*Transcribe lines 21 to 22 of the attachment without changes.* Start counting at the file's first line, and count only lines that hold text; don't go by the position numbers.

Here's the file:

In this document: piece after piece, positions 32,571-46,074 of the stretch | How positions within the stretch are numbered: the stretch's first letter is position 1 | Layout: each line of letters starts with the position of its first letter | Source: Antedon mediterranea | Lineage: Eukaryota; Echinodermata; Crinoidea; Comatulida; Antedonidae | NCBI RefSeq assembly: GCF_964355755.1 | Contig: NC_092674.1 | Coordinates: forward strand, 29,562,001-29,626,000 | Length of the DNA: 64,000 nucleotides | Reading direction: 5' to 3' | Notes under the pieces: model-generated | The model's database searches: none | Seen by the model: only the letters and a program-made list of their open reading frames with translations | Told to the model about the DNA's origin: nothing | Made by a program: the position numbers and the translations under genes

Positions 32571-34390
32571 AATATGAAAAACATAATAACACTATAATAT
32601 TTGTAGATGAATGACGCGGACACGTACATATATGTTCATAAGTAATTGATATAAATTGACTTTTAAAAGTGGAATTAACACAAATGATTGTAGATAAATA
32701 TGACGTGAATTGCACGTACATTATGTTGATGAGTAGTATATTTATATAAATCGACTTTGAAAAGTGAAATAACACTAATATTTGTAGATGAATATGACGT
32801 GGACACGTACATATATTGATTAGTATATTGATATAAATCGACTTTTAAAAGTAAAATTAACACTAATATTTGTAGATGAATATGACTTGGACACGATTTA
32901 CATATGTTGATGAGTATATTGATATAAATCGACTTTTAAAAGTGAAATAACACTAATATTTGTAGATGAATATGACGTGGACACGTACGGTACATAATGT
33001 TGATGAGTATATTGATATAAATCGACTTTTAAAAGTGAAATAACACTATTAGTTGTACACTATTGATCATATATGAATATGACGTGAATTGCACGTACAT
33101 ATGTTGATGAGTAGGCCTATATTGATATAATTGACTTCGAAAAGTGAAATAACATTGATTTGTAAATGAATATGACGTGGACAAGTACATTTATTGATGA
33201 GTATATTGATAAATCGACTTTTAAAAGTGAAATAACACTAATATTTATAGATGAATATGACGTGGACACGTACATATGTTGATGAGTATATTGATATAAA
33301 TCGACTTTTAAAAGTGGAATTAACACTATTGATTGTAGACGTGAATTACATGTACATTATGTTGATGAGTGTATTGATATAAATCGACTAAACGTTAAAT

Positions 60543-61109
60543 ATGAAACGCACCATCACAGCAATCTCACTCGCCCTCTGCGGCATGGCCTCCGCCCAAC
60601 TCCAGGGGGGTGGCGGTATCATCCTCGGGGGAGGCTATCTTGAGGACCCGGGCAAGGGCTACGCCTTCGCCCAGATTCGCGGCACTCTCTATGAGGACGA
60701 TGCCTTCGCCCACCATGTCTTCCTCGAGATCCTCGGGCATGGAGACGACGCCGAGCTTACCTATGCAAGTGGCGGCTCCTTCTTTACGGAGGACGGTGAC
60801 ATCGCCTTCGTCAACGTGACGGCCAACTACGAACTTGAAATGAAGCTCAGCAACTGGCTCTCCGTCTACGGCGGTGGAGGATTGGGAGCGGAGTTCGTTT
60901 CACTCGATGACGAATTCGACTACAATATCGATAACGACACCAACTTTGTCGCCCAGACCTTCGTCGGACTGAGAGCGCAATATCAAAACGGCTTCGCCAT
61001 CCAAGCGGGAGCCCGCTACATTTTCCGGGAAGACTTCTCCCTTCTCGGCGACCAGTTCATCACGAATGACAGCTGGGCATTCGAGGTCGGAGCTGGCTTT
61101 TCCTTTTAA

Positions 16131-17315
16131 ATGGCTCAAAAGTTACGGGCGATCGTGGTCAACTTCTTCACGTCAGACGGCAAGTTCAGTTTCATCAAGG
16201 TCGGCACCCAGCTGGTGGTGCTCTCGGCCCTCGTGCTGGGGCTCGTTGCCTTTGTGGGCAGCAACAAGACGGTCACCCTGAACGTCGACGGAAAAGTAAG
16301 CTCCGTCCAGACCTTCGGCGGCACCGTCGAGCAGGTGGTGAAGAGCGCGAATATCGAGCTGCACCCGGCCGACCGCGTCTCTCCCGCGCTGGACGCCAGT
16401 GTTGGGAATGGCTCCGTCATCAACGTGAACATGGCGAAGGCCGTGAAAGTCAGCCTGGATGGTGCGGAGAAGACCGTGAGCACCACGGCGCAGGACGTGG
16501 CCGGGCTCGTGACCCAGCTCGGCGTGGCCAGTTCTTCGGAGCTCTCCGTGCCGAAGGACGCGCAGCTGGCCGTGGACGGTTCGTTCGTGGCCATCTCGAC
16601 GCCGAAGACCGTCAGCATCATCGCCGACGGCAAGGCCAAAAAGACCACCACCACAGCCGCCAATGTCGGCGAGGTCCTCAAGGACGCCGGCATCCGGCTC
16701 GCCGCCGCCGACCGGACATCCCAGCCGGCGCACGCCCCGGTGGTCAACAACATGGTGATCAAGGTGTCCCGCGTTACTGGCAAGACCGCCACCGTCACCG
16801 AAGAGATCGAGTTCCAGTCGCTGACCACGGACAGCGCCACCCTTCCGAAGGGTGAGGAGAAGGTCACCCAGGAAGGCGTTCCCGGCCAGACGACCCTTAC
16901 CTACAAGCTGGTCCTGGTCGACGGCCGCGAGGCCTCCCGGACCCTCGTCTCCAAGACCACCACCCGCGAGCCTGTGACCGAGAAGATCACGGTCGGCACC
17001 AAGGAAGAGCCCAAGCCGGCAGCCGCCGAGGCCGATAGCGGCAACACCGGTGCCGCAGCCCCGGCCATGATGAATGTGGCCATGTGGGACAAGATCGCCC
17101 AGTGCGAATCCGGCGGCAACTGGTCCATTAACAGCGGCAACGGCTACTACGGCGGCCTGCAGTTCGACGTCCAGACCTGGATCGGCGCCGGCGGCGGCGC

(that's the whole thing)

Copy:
16131 ATGGCTCAAAAGTTACGGGCGATCGTGGTCAACTTCTTCACGTCAGACGGCAAGTTCAGTTTCATCAAGG
16201 TCGGCACCCAGCTGGTGGTGCTCTCGGCCCTCGTGCTGGGGCTCGTTGCCTTTGTGGGCAGCAACAAGACGGTCACCCTGAACGTCGACGGAAAAGTAAG